November 2, 2005 | David F. Coppedge

Bacterial Flagellum Visualized

Tom Magnuson at Access Research Network found this link that came out last year but is too good to pass up: another visualization of the bacterial flagellum, the “poster child of the ID movement,” by Japanese researchers on NanoNet, the Nanotechnology Researchers Network Center of Japan.  The 02/05/2004 NanoNet Bulletin features the bacterial flagellum with still images from a stunning movie they made, A Rotary Nanomachine, downloadable from the site.  The movie contains crisp animations of the flagellar motor at work and features amazing facts about how the propeller is assembled, molecule by molecule, at the growing tip.  The film (34 minutes, 36mb) also tells the story of how challenging it was for the team to image the nanometer-scale parts of the system.
    Another issue, 09/16/2004 NanoNet Bulletin tells how professor Masasuke Yoshido first visualized the rotation of another biomolecular rotary motor, ATP synthase.  The entire website is concerned with nanotechnology, and many of the articles blur the distinction between biological and artificial machines.

This film makes a terrific follow-up to Unlocking the Mystery of Life for those interested in additional technical details of how the flagellum works.  The animations are superb.  Nobody would be able to look at this system and say it wasn’t designed – it looks for all the world like finely-crafted machinery.  The researchers are in awe of the precision of the parts and the efficiency of the motor.  Is it any wonder that there is no mention of evolution?  On the contrary, the word design is key: “Looking at the shape of the flagellar basal body,” said Keiici Namba, the interviewee, “it is obviously designed to rotate.”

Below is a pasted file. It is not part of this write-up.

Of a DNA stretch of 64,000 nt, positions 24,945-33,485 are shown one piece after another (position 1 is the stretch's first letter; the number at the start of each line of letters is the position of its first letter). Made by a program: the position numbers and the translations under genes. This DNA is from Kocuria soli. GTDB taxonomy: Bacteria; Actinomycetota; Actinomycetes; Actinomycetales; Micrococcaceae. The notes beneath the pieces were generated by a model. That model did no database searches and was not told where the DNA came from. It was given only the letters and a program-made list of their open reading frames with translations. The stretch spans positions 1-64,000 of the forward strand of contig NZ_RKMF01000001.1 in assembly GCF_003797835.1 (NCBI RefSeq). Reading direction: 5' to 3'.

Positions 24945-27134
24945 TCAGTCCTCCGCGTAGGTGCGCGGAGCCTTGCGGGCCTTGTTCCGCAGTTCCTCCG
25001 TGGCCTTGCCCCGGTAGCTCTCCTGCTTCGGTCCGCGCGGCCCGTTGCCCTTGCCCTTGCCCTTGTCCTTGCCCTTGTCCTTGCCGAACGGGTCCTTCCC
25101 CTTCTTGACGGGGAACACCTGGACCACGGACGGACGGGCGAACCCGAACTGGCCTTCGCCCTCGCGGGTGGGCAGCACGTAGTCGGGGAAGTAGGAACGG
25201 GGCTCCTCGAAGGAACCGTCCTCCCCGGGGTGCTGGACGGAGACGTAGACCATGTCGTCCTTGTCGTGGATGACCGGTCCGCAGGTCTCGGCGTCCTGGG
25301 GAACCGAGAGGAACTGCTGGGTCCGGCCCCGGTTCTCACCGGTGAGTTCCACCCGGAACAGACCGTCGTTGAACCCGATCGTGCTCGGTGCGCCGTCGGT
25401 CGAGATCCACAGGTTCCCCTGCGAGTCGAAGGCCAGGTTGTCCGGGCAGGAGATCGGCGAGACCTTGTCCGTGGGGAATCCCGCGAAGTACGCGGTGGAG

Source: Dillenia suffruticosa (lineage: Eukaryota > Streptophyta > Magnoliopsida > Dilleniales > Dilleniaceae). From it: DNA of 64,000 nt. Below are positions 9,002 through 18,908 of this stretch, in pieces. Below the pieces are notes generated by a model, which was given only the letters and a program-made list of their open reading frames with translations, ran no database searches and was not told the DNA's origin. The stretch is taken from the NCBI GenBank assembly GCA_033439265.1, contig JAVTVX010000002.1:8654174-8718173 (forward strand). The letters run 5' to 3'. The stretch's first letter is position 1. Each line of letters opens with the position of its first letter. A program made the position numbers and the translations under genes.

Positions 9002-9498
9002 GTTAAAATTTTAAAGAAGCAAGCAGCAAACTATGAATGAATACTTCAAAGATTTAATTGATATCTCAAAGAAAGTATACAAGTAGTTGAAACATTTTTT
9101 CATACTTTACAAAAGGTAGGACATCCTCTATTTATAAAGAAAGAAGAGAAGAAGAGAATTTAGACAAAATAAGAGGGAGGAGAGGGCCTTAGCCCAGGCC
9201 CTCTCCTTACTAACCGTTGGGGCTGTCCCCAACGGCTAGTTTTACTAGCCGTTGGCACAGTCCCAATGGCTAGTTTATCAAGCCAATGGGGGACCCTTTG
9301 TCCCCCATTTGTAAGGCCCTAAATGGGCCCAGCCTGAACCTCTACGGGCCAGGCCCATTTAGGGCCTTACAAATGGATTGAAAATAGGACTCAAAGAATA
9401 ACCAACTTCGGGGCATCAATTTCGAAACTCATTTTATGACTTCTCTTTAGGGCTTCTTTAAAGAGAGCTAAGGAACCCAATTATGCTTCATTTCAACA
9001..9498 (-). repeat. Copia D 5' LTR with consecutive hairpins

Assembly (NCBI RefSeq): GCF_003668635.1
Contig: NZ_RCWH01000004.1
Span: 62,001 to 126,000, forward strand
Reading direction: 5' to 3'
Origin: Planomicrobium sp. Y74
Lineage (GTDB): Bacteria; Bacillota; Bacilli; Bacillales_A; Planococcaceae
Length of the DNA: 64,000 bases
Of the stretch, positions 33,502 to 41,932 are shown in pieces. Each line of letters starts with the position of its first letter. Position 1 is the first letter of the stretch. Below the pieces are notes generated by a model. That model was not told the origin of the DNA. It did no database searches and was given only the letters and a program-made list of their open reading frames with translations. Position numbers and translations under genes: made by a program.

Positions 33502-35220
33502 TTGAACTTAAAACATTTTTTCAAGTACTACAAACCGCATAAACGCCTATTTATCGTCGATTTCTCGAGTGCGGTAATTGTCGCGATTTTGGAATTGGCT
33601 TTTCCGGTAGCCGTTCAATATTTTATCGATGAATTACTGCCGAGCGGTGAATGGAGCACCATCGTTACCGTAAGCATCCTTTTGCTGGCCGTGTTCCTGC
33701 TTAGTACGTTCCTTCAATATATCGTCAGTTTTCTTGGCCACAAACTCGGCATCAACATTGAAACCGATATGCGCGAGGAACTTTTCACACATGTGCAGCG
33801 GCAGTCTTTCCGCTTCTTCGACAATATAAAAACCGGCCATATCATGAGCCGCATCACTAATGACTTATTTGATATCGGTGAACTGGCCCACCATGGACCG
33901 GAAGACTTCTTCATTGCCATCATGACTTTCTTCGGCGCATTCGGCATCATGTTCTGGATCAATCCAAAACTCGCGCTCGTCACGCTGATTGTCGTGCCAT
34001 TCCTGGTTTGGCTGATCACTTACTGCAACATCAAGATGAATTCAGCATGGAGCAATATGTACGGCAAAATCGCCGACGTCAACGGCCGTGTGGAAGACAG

Dr. Namba also said something that shows how biological design can stimulate a Darwin-free research program: “Looking at a picture of the flagellar motor on the wall every day,” he said in Asianized English, “I feel up towards revealing the mystery by any means.”  How it works – and what we can learn from the design – those ideas borrow nothing from Darwinian theory, and sound remarkably similar to the motivations of Robert Boyle, James Joule and many other creation scientists throughout history.  None of the People of Froth (the Anti-ID crowd) could claim that these Japanese researchers had a religious motivation for making this film or for doing their cutting-edge research.  School boards can show this film as proof that design-based science is powerful and productive.  The end of science?  Bringing science to a halt?  Taking us back to the Dark Ages?  Bosh—this is the future of active, fruitful, motivating research that will inspire young scientists and bring the best technology to bear on understanding biological realities (see 10/29/2005 story).
    Intelligent design is not so much about making additions to science, but rather some blessed subtractions: removing the useless fluff of Darwinian speculation and storytelling (12/22/2003) that produces nothing but vaporware on back order.  Throughout history (see online book), the design perspective has mastered the machinery of science that produces the goods.

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